Security forces deployed in strength Amid fresh protests in Algeria--Tunisia face aftermath of riots US summons Tunisian ambassador--Amnesty calls on the Tunisian Gov't to allow protests without fear.
--Tunisia face aftermath of riots US summons Tunisian ambassador
--Amnesty calls on the Tunisian Gov't to allow protests without fear
Trouble in North Africa also dominated the Lebanese media on Saturday. Fresh rioting broke out in Algiers on Friday as police deployed around mosques and authorities suspended soccer championship matches after violent protests over food prices and unemployment. Riot police armed with tear gas and batons maintained a strong presence around the Algerian capital's main mosques. The official APS news agency said protesters ransacked government buildings, bank branches and post offices in "several eastern cities" overnight, including Constantine, Jijel, Setif and Bouira. "The unrest resumed in Ras El Oued on Friday morning ... Government buildings were seriously damaged such as (state-run gas utility) Sonelgaz, local councils, the tax authorities ... as well as several schools," APS said. Riots also hit on Friday afternoon the cities of Annaba, 500 km east of Algiers and Laghouat, 700 km south of Algiers, witnesses said. But cities with oil or gas facilities are calm for now.
Analysts say the riots are still far from dragging the oil and gas-producing nation back to the sort of political upheaval of the 1990s that caused 10 years of civil strife. Hundreds of youths clashed with police in several Algerian cities earlier this week, and ransacked stores in the capital. On Wednesday, riot police used tear gas to disperse youths in the Algiers neighborhood of Bab el-Oued, where the most violent of the protests occurred. Unemployment stands at about 10 percent, the government says. Independent organizations put it closer to 25 percent. Official data put inflation at 4.2 percent in November.
In Tunisia, four people were hospitalized with gunshot wounds after protesters clashed with police in a Tunisian town on Friday, a hospital source and victims' relatives said, in the latest in a spate of riots in the town of Rgeb, about 210 km (130 miles) west of the capita, Reuters reported. Tunisia's government says a minority of extremists trying to harm the country is behind the wave of unrest. Violent unrest has broken out in several Tunisian towns over the past three weeks. Protesters have said they are angered at a lack of jobs and say the government should invest more in raising living standards. Tunisian President Zine al-Abidine Ben Ali has said the violent protests are unacceptable and could harm Tunisia's interests by discouraging investors and tourists who provide a large part of the country's revenues. Tunisian authorities say police have only used force where necessary to stop protesters endangering life and ransacking government buildings.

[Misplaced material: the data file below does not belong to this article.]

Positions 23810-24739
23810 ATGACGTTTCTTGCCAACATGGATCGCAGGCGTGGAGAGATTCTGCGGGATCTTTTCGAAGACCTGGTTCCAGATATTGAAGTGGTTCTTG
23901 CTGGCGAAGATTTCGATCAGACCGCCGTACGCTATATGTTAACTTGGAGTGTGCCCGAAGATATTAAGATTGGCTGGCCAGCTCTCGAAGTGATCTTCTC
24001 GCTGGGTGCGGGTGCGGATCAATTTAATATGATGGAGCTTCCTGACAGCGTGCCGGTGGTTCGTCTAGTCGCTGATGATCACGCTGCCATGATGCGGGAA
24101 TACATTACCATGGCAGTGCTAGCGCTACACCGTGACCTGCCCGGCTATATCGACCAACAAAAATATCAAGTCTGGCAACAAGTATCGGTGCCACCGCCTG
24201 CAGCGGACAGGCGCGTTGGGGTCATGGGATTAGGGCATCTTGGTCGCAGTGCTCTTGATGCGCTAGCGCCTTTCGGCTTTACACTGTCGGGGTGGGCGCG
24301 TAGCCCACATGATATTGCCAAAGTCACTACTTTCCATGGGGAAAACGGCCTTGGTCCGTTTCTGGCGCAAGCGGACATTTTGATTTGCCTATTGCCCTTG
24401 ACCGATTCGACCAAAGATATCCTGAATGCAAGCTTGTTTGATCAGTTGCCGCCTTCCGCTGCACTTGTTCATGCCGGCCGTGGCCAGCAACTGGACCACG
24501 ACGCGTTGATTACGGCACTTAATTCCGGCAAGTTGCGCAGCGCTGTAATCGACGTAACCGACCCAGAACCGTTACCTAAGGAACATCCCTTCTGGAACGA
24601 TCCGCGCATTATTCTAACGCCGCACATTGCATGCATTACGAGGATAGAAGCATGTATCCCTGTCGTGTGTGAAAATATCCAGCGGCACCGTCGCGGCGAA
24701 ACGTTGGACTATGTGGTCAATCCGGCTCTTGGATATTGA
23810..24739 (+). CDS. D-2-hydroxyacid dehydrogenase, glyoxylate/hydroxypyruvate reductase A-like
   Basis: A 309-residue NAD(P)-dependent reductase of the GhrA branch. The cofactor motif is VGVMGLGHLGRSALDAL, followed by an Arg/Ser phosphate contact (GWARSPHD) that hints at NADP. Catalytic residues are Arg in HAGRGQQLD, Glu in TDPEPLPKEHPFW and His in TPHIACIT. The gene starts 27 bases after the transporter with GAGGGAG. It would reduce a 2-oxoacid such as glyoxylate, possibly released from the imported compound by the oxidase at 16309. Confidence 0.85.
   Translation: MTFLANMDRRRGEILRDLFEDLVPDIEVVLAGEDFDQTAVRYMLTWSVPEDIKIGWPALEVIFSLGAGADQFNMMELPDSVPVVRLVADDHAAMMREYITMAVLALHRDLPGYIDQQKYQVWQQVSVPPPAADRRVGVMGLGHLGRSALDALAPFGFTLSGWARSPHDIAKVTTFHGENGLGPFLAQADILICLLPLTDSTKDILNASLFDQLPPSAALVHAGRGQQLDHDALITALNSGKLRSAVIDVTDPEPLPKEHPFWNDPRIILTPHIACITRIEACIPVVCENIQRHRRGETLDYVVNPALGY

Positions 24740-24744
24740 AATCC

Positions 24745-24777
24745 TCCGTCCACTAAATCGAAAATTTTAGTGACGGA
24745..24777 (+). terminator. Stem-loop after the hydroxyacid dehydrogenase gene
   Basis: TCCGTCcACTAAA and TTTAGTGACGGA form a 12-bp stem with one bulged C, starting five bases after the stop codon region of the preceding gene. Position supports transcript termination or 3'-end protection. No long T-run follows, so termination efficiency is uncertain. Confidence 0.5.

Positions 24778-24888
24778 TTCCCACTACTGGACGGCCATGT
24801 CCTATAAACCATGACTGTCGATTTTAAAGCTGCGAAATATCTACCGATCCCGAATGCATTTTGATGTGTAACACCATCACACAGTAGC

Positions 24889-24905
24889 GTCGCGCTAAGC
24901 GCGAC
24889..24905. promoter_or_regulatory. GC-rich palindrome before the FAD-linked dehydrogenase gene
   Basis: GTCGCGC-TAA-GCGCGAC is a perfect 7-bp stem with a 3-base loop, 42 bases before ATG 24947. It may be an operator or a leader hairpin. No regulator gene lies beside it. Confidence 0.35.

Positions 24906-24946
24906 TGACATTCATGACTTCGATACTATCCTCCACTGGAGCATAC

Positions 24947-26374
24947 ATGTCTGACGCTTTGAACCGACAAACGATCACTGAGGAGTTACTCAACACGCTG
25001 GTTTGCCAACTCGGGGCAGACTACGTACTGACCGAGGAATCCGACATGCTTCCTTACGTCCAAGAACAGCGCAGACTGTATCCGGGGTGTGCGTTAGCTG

The international human rights organization Amnesty International called on the Tunisian authorities on Friday to allow Tunisians to peacefully protest without fear, reported the pan-Arab daily AL QUDS AL ARABI online on Friday. Amnesty condemned the recent crackdown by the authorities against the wave of protests that have followed a young Tunisian burning himself and later dying from his wounds. Two people have been killed in the demonstrations after Mohammed Bouazizi killed himself in the town of Sidi Bouzid when police seized his vehicle used for selling fruit. He died on January 4. Heavy protests throughout the province of Sidi Bouzid followed his funeral. Amnesty said that the authorities are responsible for maintaining public order but that they must not use this as a pretext to target people who exercise their rights to freedom of speech and who demonstrate in a peaceful manner. Amnesty called for a full investigation into the deaths of the protesters.
The United States has called in Tunisia's ambassador in Washington to receive a formal expression of concern about the protests, a State Department official said on Friday. Speaking a day before Secretary of State Hillary Clinton heads to the Gulf to discuss expanding civil society freedoms across the Arab world, a U.S. State Department official said the department was concerned about rising unrest in Tunisia and Algeria. "We're certainly watching what's happening in both Tunisia and Algeria with a great deal of interest," a senior State Department official said. The State Department official, who was speaking on condition of anonymity, said Tunisia's ambassador was called in on Thursday to receive a formal expression of concern. "(We) expressed our concern about both what is happening with regard to the demonstrations and expressed and encouraged the Tunisian government to ensure that civil liberties are respected, including the freedom to peacefully assemble," the official said.
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|Publication:||The Weekly Middle East Reporter (Beirut, Lebanon)|
|Date:||Jan 8, 2011|
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